Cairo: Egyptian President Mohamed Morsi named his four assistants on Monday comprising a liberal Christian, a hardline Islamist and a woman as he sought to reach out beyond his power base in the Muslim Brotherhood to rival groups.
The appointments were seen as a balancing act between Egypt’s Coptic minority, which has felt threatened by Morsi’s Islamist roots, and the Brotherhood’s ultra-conservative Salafist rivals.
Morsi wanted to give representation to “all strands of political opinion and all components of society,” his spokesman Yasser Ali said, announcing the appointments, AFP reported.
Samir Morcos, a Coptic writer engaged in the dialogue between Islam and Christianity, was named “assistant for democratic transition”.
Since the overthrow of veteran strongman Hosni Mubarak early last year, Copts has been hit by mounting violence.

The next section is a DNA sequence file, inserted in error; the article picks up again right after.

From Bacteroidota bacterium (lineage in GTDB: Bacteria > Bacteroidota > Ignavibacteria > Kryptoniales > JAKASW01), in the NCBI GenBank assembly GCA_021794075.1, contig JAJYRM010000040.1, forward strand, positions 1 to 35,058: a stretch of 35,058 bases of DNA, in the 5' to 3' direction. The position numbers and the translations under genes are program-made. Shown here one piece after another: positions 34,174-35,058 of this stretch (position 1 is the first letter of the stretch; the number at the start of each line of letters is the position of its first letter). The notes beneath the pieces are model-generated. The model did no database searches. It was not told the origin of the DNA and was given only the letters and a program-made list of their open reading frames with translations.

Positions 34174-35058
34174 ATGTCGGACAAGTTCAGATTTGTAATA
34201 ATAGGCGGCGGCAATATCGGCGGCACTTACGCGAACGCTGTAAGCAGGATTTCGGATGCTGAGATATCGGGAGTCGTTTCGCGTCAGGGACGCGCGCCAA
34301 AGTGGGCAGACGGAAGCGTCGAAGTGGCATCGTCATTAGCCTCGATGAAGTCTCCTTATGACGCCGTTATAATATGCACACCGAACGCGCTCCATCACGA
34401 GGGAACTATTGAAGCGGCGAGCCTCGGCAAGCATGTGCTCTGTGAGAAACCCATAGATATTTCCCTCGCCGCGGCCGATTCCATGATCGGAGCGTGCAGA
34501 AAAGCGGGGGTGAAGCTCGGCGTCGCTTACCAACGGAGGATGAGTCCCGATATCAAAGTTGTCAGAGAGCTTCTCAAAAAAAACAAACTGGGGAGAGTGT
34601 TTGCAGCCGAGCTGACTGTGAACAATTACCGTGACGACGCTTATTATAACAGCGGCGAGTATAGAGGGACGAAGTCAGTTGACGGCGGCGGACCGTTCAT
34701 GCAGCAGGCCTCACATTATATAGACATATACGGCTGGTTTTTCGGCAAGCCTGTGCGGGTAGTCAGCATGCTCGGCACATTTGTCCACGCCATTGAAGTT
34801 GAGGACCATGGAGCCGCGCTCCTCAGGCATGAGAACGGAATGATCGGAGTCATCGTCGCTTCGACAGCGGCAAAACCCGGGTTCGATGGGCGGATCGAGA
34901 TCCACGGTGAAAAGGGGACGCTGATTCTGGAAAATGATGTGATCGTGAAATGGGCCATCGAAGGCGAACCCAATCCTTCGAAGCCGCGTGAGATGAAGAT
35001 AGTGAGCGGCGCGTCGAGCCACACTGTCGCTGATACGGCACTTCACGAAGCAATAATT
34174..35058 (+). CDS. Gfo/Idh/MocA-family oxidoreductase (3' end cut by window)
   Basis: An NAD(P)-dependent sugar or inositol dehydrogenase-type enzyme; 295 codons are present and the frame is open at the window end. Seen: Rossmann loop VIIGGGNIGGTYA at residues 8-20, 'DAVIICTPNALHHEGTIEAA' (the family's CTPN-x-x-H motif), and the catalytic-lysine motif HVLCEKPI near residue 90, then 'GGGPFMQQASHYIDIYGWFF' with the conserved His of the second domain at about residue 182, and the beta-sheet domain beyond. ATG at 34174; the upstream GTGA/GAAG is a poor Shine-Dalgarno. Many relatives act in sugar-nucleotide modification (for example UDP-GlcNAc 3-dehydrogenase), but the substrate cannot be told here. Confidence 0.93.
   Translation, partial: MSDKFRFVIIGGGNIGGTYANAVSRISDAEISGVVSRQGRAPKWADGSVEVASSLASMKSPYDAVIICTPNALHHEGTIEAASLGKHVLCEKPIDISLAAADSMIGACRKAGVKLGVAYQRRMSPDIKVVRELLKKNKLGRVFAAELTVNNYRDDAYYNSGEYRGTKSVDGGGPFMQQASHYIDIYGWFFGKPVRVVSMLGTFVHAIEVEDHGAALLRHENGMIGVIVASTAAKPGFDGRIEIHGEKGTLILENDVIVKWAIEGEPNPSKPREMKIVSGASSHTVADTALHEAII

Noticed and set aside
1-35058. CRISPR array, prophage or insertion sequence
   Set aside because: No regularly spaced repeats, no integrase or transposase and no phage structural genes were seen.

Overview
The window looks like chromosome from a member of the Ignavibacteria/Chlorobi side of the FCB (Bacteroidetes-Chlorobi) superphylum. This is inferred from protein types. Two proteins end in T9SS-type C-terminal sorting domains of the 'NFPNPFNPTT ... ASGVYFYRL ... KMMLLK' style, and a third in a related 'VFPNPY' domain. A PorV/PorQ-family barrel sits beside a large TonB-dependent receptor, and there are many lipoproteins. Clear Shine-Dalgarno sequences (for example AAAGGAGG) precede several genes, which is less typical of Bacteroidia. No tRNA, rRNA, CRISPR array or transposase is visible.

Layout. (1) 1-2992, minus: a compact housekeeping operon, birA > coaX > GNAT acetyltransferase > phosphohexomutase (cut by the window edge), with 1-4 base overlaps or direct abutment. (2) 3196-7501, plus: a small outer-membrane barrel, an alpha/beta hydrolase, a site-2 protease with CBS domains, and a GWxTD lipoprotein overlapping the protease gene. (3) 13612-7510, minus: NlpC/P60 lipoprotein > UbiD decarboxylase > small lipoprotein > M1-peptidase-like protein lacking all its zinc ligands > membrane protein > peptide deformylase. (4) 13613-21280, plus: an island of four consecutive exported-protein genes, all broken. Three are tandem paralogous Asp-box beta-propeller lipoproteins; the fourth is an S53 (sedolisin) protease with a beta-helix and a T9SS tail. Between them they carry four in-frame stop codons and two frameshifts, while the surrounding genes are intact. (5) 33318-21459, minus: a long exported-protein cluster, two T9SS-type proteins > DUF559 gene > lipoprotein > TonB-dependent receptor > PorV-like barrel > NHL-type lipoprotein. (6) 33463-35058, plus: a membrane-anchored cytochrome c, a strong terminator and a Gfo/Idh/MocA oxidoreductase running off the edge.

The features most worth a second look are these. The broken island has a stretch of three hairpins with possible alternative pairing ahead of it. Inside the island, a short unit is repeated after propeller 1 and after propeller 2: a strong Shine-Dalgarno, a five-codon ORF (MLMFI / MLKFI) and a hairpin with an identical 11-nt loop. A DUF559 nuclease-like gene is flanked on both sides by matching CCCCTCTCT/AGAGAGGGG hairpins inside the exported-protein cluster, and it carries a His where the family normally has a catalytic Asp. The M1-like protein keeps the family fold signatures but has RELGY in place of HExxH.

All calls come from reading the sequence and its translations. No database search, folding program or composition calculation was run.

Morsi had pledged during his presidential election campaign to include Copts in his administration but the community was unhappy over the composition of the new cabinet sworn in earlier this month which included just one Copt — one of two women ministers, both in low profile posts.
Washington last month voiced concern over “both the Egyptian government’s failure to curb rising violence against Coptic Christians and its involvement in violent attacks”.
As a counterbalance, Morsi named as “assistant in charge of relations with civil society” the leader of the Salafists’ Al-Nur party, Emad Abdel Ghafour.
The four assistants are complemented by a broader group of 17 “presidential advisers” also drawn from across the spectrum.
“It is a diverse team, reflecting different currents of opinion, which is good,” Sharkawi told AFP after her appointment. “I don’t think that there will be conflicts within the team,” she added.